House, according to local tradition, was a significant site
on the Cherokee Trail of Tears. The family of tanner Alexander
Buel (?-1894) was said to have fed pumpkin to hungry Cherokee
Indians being driven west by the federal government in 1838.
The story is probably not true, however, since records indicate
that the house was built in 1840. Still, it is a historically
significant structure, having been continuously occupied
by generations of one family for 146 years. There are indications
that over the years Cherokee stopped at Golconda to trade
while journeying to visit their former homes in Georgia.
The Buel House, along with much of Golconda, was listed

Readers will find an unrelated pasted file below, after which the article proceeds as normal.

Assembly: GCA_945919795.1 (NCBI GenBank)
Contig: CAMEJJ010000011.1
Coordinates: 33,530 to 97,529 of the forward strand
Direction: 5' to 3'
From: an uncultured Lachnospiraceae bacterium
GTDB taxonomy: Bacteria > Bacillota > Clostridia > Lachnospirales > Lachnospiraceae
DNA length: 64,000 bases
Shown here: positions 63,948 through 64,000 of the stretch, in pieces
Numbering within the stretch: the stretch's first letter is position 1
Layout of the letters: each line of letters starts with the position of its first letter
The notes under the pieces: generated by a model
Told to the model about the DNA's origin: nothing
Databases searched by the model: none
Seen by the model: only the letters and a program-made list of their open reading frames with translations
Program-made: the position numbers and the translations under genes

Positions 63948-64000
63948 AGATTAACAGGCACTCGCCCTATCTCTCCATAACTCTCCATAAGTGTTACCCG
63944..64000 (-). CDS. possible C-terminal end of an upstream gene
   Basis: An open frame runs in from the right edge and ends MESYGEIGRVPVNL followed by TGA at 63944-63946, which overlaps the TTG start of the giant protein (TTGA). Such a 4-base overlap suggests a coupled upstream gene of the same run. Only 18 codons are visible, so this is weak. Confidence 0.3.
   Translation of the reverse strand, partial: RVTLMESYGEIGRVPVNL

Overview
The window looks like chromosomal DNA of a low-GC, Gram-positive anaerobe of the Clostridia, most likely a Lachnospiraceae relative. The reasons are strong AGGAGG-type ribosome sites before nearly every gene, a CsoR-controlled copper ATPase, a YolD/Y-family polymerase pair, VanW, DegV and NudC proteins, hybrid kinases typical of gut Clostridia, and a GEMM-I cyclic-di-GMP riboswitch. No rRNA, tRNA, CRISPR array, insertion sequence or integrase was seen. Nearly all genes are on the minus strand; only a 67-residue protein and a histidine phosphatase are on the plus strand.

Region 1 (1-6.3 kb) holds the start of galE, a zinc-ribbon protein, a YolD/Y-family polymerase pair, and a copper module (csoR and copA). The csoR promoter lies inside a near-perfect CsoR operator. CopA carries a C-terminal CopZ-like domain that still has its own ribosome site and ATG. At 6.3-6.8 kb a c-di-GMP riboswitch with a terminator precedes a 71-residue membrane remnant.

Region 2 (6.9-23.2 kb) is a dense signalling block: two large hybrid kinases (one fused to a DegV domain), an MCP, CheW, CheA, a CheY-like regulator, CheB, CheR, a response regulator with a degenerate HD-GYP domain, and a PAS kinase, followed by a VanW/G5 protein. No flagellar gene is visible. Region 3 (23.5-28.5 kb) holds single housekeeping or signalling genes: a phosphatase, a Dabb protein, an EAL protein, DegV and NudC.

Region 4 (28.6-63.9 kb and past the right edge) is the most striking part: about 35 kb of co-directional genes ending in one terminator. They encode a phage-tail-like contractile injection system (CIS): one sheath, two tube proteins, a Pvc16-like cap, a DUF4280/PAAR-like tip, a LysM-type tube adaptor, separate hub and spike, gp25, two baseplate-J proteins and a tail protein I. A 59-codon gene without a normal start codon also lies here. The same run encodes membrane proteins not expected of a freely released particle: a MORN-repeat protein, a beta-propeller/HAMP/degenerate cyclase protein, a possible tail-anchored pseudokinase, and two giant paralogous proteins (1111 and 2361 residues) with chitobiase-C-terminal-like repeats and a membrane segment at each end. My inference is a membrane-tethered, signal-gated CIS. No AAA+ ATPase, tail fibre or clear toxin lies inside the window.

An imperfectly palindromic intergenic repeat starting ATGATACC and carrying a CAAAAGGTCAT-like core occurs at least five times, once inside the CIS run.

on the National Register of Historic Places
in 1976, as part of the Golconda Historic District.
Situated at the base of the Ohio River bluffs, the two-story
rectangular square-log structure has one-story additions
on the east and north sides of the original building. Also
on the site is a restored and furnished log cabin used for
interpretive programs by the Pope County Historical Society.
A paved lot provides parking facilities.
Support Group: The Pope County Historical
Society provides maintenance services for the site and volunteers
for guided tours.
Amy Martin, Director
Sunny Fischer, Chair
Daniel J. Arnold
Julia Sniderman Bachrach
D. Jeanie Cooke
Melinda Spitzer Johnston
Anthony J. Leone, Jr.
Dr. Shirley J. Portwood